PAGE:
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Legal Monitor Issue 109
Zimbabwe Lawyers for Human Rights (ZLHR)

September 05, 2011

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Mudede faces jail

Human rights lawyers have asked the High Court to jail Registrar-General (RG) Tobaiwa Mudede on contempt of court charges after he defied a court order to renew a citizen's passport. In an application filed recently, the lawyers want Mudede jailed for 90 days for defying Justice Susan Mavangira's order for the RG's office to renew Sebastian Piroro's passport.

Mudede has failed to renew Piroro's passport despite being given a two-week ultimatum to do so in March this year by Justice Mavangira. "That the Second Respondent be and is hereby sentenced to imprisonment in respect of the contempt of this Honourable Court as aforesaid for a period of ninety (90) days, or until such time as he fully complies with the Order of this Honourable Court in Case No. H.C.7248/2010 dated 31 March 2011, whichever is the earlier," reads an order sought by the lawyers.

Bryant Elliot of Zimbabwe Lawyers for Human Rights is representing Piroro, a Zimbabwean based in Canada and deemed by Mudede to be an alien despite being born here.

In an affidavit lodged with the High Court, Piroro argued that Mudede deserved jail because he had "wilfully and persistently failed to obey and comply with the Order of this Honourable Court."

"This wilful and persistent failure by the First Respondent has caused me severe prejudice in that I am still not recognised as a citizen of Zimbabwe and I am still without a Zimbabwe Passport, despite the fact that I live and work at the present time in Canada. "Accordingly, it is respectfully submitted that the Second Respondent is in contempt of this Honourable Court," reads Piroro's affidavit. Piroro was born and educated in Zimbabwe and had sought to renew his passport at the Zimbabwean embassy in Ottawa. The travelling document was issued in 2000 and expired last year. But in response Mudede refused, alleging that Piroro was a dual citizen on account of his father having been born in Mozambique. Mudede said Piroro should first renounce his purported Mozambican citizenship-which he does not hold-before he could obtain a new Zimbabwe passport.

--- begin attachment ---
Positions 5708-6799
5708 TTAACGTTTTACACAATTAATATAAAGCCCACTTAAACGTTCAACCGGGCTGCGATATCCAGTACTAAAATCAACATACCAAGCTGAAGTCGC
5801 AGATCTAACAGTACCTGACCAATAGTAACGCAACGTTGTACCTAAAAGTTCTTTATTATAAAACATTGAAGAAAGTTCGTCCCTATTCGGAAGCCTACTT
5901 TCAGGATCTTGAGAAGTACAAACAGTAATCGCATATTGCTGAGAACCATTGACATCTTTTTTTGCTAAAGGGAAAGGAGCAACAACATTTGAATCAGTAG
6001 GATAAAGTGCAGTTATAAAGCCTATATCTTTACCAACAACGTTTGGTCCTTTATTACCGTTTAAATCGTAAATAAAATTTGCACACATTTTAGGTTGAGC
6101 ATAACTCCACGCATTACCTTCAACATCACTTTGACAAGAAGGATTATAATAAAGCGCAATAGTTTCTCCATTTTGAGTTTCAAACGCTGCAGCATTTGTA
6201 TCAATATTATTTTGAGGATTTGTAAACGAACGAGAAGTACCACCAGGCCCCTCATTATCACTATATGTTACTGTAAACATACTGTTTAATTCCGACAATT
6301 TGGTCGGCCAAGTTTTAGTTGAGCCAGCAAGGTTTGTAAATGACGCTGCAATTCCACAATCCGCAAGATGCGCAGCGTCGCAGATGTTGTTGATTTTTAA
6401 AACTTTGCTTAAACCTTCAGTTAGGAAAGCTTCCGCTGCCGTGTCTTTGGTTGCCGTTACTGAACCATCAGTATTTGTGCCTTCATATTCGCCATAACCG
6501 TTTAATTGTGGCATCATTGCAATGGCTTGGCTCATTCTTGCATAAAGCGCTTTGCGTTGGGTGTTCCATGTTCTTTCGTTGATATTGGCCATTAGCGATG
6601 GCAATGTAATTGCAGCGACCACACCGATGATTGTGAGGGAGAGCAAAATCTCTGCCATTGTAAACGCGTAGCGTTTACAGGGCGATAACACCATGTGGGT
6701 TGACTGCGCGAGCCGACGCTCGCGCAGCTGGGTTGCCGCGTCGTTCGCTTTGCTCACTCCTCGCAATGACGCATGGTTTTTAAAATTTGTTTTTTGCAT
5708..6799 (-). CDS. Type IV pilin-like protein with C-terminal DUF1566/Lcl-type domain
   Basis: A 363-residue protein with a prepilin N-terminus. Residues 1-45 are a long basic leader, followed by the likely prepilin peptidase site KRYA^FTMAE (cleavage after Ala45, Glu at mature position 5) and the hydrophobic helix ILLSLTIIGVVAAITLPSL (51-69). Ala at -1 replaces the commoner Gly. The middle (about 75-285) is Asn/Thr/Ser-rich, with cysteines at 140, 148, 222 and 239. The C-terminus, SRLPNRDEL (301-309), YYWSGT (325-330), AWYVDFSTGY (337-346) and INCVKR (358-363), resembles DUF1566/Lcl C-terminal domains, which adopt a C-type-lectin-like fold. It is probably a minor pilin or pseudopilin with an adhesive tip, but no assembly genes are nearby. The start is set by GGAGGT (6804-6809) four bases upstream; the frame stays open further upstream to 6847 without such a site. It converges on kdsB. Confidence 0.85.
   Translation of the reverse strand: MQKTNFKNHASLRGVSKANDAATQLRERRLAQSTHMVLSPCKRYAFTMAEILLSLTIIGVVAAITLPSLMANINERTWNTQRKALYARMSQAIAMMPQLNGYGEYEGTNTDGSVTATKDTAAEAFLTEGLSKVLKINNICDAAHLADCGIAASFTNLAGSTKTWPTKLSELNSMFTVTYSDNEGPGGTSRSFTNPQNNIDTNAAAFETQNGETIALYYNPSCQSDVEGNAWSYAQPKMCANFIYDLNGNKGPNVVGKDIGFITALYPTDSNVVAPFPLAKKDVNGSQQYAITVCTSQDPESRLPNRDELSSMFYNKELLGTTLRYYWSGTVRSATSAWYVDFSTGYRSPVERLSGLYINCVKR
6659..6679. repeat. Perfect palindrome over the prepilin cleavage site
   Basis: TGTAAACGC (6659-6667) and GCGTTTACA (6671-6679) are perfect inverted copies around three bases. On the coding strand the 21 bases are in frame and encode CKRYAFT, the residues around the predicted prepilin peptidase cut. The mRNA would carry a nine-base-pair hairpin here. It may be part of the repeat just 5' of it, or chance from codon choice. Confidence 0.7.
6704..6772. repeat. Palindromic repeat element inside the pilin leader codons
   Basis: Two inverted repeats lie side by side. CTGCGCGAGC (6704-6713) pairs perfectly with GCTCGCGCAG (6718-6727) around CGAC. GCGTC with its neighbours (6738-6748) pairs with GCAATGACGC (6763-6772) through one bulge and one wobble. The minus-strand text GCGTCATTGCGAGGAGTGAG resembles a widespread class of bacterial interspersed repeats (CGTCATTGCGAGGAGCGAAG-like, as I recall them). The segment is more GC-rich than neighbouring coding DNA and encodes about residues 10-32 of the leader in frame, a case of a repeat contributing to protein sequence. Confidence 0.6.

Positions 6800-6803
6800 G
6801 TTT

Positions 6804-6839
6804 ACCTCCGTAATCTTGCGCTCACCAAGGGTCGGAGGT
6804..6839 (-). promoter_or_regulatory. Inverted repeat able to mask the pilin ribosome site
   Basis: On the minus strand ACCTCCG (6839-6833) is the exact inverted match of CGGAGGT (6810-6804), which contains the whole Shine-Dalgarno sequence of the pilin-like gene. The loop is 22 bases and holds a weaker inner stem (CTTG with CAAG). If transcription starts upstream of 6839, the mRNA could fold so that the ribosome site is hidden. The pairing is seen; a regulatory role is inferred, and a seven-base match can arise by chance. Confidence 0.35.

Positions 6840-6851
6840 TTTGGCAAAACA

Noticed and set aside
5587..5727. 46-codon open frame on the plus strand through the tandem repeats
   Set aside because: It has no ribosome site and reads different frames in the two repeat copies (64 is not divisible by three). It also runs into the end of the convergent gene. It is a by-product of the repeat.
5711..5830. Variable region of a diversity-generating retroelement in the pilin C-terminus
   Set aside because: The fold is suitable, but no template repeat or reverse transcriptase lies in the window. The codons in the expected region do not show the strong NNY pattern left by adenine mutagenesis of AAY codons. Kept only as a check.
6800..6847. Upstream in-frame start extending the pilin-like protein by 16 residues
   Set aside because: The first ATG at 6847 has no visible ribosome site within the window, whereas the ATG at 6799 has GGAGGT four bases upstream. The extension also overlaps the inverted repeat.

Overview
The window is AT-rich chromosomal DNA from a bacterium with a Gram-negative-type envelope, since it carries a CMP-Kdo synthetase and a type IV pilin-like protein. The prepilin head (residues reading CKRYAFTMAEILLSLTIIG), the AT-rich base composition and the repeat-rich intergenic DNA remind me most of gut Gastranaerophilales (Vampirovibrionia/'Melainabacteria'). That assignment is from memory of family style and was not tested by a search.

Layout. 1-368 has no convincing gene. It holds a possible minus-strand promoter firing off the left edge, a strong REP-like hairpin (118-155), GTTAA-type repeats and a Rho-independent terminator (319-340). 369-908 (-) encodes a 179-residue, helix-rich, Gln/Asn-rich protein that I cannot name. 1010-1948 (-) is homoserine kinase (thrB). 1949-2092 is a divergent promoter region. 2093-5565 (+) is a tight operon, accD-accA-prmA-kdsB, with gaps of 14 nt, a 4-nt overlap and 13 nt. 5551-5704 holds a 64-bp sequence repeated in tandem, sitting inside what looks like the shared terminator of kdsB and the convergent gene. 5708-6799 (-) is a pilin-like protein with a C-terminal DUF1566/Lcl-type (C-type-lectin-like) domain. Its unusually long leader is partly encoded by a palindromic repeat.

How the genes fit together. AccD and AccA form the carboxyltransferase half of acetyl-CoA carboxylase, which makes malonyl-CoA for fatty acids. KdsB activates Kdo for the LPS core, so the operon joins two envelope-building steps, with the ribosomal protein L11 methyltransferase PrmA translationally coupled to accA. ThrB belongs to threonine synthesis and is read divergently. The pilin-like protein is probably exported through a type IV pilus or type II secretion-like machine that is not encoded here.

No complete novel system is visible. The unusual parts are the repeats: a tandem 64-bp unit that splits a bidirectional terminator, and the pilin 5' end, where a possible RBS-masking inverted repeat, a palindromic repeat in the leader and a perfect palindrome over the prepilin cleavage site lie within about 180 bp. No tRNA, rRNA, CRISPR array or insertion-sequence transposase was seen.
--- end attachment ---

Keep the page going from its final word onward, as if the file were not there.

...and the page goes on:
Mudede's office turned down Piroro's application to renew the passport. He indicated that his office could only do so after Piroro renounced his purported foreign citizenship.

In his argument which was thrown out by Justice Mavangira, Mudede argued that Piroro was a "Mozambican citizen by descent" who should have renounced his purported citizenship between 6 July 2001 and 6 January 2002 under the provisions of section 9 (7) of the Citizenship of Zimbabwe Act.

Mudede argued that although Piroro was born in Zimbabwe and spent most of his life in the country, he had lost his Zimbabwean citizenship and was now regarded as an "alien".

Piroro's father, Saidon, was born in Mozambique. He migrated to Zimbabwe around 1955 and never returned to Mozambique. He became a citizen of Zimbabwe by registration and had a Zimbabwean identity number.

Piroro's mother, born in Marondera, was a citizen of Zimbabwe by birth.

Justice Mavangira ruled that Piroro was a citizen of Zimbabwe by birth in terms of Section 5 of the Constitution of Zimbabwe. The High Court Judge declared that "the provisions of Section 9 (7) of the Citizenship of Zimbabwe Act (Chapter 4:01) in so far as it relates to citizenship by birth are ultra vires the powers vested in the Parliament of Zimbabwe in terms of Section 9 of the Constitution of Zimbabwe and are in consequence of no force or effect."

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